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U2 returns with thoughtful modern rock tunes

  • Nov 23, 2004
  • by
Irish rock vets U2 have released another fine album. This album has influences from multiple stages of U2's career, and highlights include tracks like Miracle Drug, Yahweh, Sometimes You Can't Make it On Your Own, City of Blinding Lights, and Original of the Species. Bono's voice is a bit worn but his lyrics remain in top form along with Edge's guitar work. Modern rock music often lacks the tuneful artistry found in U2's albums, so this album is likely to be well-received, even though it doesn't have anything that quite matches captivating U2 anthems from the Joshua Tree through Achtung Baby era. This isn't U2's best but it is a solid album that should satisfy many fans and demonstrate why U2 has remained so successful for so many years - they continue to release memorable material and have been able to stay together and productive while other acts have lost their luster.

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review by . February 21, 2009
Their would-be comeback mixed the scope of their Eighties work with fragments of their Nineties experiments to breathtaking results; its would-be successor arrived courtesy of Steve Lillywhite, their original producer, and took them "back to basics." The songs themselves are linked by themes of love, peace, war, harmony, and death, themes which need the majestic grandiosity of U2 records like "The Joshua Tree" to be fully expressed. By returning to a raw--U2's version of raw, anyway--sound, similar …
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review by . May 04, 2006
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review by . March 16, 2005
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Pros: U2 has finally come home     Cons: I'm going to temporarily forget this category exists     The Bottom Line: I've been blessed - I've never given a CD less than five stars. I pick good music!     Listen. Just listen. Just for one go-round, listen. I promise it won’t take long - How to Dismantle an Atomic Bomb clocks in just under 50 minutes. I request this of you because you’re probably thinking the same thing I was: U2 had …
review by . February 08, 2005
posted in Music Matters
I preface this review by saying that I have not been a fan of U2 for very long. I've heard their songs on and off all my life, but it wasn't until I started paying attention to the lyrics of some of their songs from ALL THAT YOU CAN'T LEAVE BEHIND that I became interested in the band. Since that time I've researched the band fairly well and have come to appreciate their music.     There are many who claim that HOW TO DISMANTLE AN ATOMIC BOMB is a throw-back to U2's roots. Musically, …
review by . January 23, 2005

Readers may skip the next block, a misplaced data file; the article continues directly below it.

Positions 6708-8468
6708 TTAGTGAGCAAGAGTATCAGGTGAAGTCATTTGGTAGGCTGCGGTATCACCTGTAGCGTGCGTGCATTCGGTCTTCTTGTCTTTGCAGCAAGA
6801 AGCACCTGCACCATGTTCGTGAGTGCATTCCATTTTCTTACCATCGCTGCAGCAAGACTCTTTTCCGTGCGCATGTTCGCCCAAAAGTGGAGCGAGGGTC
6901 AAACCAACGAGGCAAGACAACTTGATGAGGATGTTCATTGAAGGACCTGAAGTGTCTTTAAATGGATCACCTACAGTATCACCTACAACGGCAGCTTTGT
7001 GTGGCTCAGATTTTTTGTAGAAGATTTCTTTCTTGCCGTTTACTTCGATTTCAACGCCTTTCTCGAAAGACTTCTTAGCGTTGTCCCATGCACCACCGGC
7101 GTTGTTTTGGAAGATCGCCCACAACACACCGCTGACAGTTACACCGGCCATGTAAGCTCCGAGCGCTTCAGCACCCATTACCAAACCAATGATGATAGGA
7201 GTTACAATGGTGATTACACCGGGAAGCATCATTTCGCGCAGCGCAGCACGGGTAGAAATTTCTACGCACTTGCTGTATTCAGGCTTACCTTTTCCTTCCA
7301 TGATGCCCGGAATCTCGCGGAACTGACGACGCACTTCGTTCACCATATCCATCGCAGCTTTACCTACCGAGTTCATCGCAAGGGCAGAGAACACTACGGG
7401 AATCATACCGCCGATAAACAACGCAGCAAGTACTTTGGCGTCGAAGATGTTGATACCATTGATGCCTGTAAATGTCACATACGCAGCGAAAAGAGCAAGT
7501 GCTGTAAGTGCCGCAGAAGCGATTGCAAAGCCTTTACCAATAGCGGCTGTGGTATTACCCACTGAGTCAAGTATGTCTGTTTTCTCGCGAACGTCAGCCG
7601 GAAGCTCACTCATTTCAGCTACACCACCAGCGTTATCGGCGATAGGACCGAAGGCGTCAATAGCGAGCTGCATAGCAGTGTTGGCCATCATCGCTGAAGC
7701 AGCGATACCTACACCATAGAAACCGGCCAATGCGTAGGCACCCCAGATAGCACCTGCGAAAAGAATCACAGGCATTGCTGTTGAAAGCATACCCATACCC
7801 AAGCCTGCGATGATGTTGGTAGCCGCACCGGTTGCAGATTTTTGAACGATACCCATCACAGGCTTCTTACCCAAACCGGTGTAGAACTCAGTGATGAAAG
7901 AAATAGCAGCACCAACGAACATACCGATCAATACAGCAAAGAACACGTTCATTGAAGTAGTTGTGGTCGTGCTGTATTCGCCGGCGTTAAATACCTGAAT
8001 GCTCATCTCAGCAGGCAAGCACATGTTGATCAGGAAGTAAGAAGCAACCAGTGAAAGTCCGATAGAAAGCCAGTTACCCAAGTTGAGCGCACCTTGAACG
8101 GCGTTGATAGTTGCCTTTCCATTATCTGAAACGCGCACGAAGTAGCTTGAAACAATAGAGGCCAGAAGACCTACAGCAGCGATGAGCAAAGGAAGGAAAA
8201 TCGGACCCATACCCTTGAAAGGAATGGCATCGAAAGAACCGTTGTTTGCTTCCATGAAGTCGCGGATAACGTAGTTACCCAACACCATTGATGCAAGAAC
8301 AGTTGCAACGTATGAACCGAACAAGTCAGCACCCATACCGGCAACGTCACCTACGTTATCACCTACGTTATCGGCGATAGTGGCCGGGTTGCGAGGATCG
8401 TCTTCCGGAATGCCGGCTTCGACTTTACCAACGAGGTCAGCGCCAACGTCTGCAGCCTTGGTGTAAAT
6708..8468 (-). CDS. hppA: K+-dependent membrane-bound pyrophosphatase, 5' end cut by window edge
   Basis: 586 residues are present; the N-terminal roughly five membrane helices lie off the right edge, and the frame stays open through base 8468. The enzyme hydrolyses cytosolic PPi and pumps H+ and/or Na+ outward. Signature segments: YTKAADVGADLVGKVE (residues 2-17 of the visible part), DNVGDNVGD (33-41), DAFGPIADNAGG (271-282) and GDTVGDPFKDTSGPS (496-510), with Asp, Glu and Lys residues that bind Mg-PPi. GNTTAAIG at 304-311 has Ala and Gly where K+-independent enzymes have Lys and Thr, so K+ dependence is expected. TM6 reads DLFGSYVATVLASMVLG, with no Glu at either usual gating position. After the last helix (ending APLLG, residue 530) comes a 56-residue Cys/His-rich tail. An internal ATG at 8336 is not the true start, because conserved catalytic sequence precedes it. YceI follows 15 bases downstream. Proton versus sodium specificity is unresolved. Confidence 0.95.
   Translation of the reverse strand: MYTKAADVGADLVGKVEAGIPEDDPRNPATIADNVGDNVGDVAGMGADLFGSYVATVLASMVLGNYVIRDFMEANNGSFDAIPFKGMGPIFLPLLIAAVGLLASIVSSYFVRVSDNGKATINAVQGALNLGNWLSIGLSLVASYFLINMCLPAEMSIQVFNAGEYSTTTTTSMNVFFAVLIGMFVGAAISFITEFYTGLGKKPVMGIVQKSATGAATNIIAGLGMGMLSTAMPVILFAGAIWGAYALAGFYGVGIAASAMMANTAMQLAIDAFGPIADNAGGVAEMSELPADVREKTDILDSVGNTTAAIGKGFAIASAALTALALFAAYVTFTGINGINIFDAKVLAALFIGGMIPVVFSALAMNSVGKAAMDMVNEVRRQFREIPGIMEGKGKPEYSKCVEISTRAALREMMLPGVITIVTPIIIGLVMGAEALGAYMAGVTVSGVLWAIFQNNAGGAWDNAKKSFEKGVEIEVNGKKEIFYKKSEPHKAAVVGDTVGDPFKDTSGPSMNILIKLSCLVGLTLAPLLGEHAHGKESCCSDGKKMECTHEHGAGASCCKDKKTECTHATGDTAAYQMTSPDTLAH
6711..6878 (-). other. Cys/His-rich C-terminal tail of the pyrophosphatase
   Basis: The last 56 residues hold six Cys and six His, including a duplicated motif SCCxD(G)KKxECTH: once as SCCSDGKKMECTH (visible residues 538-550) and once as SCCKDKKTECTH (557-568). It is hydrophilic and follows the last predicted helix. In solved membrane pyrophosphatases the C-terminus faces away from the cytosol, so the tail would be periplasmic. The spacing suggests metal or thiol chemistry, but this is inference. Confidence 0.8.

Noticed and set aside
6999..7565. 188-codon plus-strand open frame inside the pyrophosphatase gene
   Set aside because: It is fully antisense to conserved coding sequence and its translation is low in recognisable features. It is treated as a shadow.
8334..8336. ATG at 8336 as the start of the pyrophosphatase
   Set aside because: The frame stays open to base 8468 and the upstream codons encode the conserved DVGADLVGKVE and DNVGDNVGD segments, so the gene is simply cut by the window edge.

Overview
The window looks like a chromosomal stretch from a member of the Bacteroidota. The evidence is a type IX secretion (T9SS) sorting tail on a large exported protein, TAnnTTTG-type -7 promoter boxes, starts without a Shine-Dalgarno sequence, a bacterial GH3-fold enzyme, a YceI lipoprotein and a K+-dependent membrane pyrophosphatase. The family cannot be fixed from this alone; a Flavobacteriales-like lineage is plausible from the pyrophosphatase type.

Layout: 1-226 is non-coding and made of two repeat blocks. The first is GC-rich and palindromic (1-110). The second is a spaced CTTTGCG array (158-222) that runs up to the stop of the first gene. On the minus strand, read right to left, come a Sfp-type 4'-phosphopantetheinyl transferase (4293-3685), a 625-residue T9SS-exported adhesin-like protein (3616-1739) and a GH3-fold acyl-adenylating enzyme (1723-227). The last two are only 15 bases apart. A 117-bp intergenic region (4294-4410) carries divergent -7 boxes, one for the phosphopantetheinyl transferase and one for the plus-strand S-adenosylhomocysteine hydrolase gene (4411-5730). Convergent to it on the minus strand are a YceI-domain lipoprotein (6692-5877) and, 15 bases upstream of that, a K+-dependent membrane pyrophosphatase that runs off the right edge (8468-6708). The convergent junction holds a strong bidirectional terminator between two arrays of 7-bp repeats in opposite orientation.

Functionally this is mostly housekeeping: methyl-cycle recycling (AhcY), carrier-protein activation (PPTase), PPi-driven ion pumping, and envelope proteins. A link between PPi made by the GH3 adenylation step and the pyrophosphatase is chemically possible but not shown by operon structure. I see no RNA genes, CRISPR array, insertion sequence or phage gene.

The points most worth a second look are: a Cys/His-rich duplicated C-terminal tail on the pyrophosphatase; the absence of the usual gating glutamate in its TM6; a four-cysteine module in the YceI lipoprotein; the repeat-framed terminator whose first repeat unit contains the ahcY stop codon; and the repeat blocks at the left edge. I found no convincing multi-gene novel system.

How To Dismantle an Atomic Bomb is a real bringdown for U2. Their previous CD, All That You Can't Leave Behind was a career highlight. Almost every song on that CD had a memorable melody. On How To Dismantle An Atomic Bomb, the melodies are few and far between.    At the least the CD starts out strong with the high energy single Vertigo. Origin of the Species, Sometimes You Can't Make It On Your Own, and One Step Closer are the best of the rest as on the fourth listen their melodies …
review by . November 30, 2004
posted in Music Matters
I've been a U2 fan since my early teens. Some of my fondest High School memories from the mid-80's involve watching MTV in science class--and seeing videos like "Sunday, Bloody Sunday" and "All Is White On New Year's Day". (I know, we should have been learning science...)    I enjoy how U2 has evolved as a band, although my favorite era *was* the mid-80's.    This CD changed all that.    If it wasn't for Vertigo playing on commercials, …
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This edition of HOW TO DISMANTLE AN ATOMIC BOMB includes a bonus DVD that features a documentary film and live performances. U2: Bono (vocals); The Edge (guitar); Adam Clayton (bass guitar); Larry Mullen, Jr. (drums, percussion). Much in the manner of their previous album, ALL THAT YOU CAN'T LEAVE BEHIND, U2 largely strips down the stadium-sized approach of years past on the provocatively titled HOW TO DISMANTLE AN ATOMIC BOMB. Whether they were inspired by the garage-rock revival that took place in between the two records, or just felt like making some visceral rock & roll, this 2004 release has as much unbridled energy as such early U2 benchmarks as BOY or WAR. The album starts with a bang, courtesy of the charging, angular "Vertigo," whose driving bass line and shouted vocals announce the band's intentions in no uncertain terms. The bluesy "Love and Peace or Else," and the fuzz-guitar-fueled "All Because of You" follow suit in a similarly high-energy manner. That's not to say that this is a mere rockf...
Song List: Disc 1
1. Vertigo
2. Miracle Drug
3. Sometimes You Can't Make It on Your Own
4. Love and Peace or Else
5. City of Blinding Lights
6. All Because of You
7. Man and a Woman, A
8. Crumbs From Your Table
9. One Step Closer
10. Origin of the Species
11. Yaweh
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Label: Interscope Records (USA)
Artist: U2
Release Date: November 23, 2004

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